Storage virtualization is becoming ubiquitous. Everyone is buying in to the concept and it is poised for expansion. CIOs, taking a holistic view of virtualization, are intent on transforming their data centres, repositioning storage as the core of their cloud strategy, and realizing the full benefits of the technology they are embracing. Issues of efficiency, reliability, performance, management and data growth are seen to be issues that will be resolved as they cross the traditional data storage thresholds and transform their data centres into lean, mean processing centres in the cloud. It further, becomes a viable solution in a world that has suddenly become borderless, unanchored and mobility of business can only be matched by mobility of data.

As a result, data centre transformation emerges as a multilayered process with conflicting demands. Unprecedented scalability requirements tussle with reduced management complexity, seamless mobility and tight orchestration. This is no “rip and replace” exercise.  Convergence and seamless integration are seen to be complementary facets of the evolving and transforming network. Storage virtualization investments are seen to be very attractive to enterprises for the following reasons:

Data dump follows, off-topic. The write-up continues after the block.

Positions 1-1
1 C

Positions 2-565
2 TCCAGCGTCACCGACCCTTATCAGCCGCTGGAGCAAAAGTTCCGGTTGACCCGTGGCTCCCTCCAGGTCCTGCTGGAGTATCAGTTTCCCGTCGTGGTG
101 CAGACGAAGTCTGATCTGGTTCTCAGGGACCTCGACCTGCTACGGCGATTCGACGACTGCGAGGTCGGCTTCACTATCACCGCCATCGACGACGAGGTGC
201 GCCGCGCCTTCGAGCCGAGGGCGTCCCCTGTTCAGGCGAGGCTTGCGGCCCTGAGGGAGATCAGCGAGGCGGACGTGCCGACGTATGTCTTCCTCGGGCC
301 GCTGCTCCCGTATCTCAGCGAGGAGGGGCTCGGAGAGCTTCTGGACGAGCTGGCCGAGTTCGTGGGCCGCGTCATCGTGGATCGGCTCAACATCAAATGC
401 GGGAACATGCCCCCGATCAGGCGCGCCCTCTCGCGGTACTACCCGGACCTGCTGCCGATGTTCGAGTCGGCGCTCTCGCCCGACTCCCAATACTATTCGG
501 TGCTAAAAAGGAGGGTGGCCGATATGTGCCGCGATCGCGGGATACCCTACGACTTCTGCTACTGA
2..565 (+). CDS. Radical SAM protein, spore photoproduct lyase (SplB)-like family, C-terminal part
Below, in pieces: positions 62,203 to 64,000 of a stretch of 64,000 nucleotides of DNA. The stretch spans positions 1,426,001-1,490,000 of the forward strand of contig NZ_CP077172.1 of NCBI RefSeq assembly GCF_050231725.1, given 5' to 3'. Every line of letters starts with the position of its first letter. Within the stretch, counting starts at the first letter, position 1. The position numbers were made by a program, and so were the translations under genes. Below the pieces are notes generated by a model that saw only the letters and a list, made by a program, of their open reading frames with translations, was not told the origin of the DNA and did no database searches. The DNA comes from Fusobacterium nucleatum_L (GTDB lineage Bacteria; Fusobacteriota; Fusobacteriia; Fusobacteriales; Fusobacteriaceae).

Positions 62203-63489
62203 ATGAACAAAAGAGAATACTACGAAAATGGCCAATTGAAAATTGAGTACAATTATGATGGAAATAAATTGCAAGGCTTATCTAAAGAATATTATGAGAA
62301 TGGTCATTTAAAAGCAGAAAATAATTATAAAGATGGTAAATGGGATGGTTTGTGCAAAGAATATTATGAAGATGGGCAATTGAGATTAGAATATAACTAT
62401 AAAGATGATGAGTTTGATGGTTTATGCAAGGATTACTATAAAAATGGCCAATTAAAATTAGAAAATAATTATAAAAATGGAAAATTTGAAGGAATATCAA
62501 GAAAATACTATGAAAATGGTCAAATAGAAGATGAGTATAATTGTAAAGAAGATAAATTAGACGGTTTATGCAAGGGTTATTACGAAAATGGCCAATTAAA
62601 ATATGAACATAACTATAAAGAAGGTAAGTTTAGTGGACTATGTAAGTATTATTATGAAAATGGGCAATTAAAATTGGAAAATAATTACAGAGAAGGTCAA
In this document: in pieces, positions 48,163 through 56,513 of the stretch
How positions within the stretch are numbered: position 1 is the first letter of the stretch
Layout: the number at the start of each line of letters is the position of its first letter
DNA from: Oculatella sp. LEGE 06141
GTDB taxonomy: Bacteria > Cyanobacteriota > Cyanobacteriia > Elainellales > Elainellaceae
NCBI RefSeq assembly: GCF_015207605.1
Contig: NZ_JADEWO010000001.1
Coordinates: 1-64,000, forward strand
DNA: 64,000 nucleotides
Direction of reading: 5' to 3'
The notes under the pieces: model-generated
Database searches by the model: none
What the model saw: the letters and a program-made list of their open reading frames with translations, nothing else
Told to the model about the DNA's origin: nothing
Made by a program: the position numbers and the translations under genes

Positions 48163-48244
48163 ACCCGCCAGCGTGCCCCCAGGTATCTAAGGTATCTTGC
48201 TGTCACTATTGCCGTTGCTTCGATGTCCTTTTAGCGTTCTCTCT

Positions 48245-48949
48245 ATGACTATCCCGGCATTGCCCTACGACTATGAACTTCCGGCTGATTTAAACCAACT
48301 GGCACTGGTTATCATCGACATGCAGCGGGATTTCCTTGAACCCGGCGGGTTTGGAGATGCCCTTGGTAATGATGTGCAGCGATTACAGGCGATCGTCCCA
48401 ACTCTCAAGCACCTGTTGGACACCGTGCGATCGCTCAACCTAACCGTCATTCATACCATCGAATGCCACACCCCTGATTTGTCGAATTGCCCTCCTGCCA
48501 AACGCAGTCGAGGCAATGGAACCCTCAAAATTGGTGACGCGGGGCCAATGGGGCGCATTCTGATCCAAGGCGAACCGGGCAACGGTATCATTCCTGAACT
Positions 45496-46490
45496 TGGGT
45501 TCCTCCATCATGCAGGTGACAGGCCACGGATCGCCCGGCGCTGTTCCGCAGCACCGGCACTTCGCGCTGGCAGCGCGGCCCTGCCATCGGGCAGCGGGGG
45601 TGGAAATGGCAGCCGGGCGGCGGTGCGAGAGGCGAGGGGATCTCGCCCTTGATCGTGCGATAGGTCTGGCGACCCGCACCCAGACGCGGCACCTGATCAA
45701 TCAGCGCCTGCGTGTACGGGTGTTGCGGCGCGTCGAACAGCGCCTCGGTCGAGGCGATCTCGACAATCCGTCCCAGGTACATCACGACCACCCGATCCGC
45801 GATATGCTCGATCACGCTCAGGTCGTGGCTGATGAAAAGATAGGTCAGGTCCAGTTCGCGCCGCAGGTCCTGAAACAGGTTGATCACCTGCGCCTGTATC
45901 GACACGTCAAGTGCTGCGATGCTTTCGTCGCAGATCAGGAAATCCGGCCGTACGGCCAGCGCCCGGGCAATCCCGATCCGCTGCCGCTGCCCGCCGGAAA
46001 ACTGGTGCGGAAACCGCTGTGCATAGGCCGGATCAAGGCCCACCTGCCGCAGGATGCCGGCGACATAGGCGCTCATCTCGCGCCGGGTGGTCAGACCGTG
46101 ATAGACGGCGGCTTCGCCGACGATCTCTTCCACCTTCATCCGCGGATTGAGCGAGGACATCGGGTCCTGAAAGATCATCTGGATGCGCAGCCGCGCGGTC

1.    Improved disaster recovery capabilities
2.    Efficient use of server resources
3.    Improved systems availability/reliability
4.    Server and storage consolidation
5.    Reduction in operational expenses
6.    Flexibility in adapting to changing business needs
7.    Reduction in capital expenses

But, storage virtualization is not just a matter of creating a plan and taking appropriate action. It is not that simple. CIOs must look for depth and breadth of capabilities to protect current investments and build transformed data centre infrastructures of the morrow. CIOs, therefore, agree that the greatest need is to understand the new technology as applicable to the enterprise specific environment. They concur that architecture planning, developmental roadmaps and needs assessment are not skills that may be available in house and it may be necessary to engage outside talent in the initial phases of the transformative process to orchestrate the process efficiently and effectively or to derive all benefits that accompany storage virtualization and data centre transformation.

Of course, the larger picture can never be allowed to mask the bottom line of business—the profitability. The strategy driver for data centre transformation remains–cost savings. By extension, the strategy is acceptable to CIOs, because it creates spin offs in operational gains, better use of resources, improved reliability and flexibility. Consolidation and potential disaster recovery are additional benefits that can be expected.

Data centre transformation relieves pains associated with inefficient use of existing storage and server resources. It creates an environment of reliability/ availability. Variable workloads; changing business needs or aging infrastructure need no longer bother the enterprise that has gone in for a holistic data centre transformation.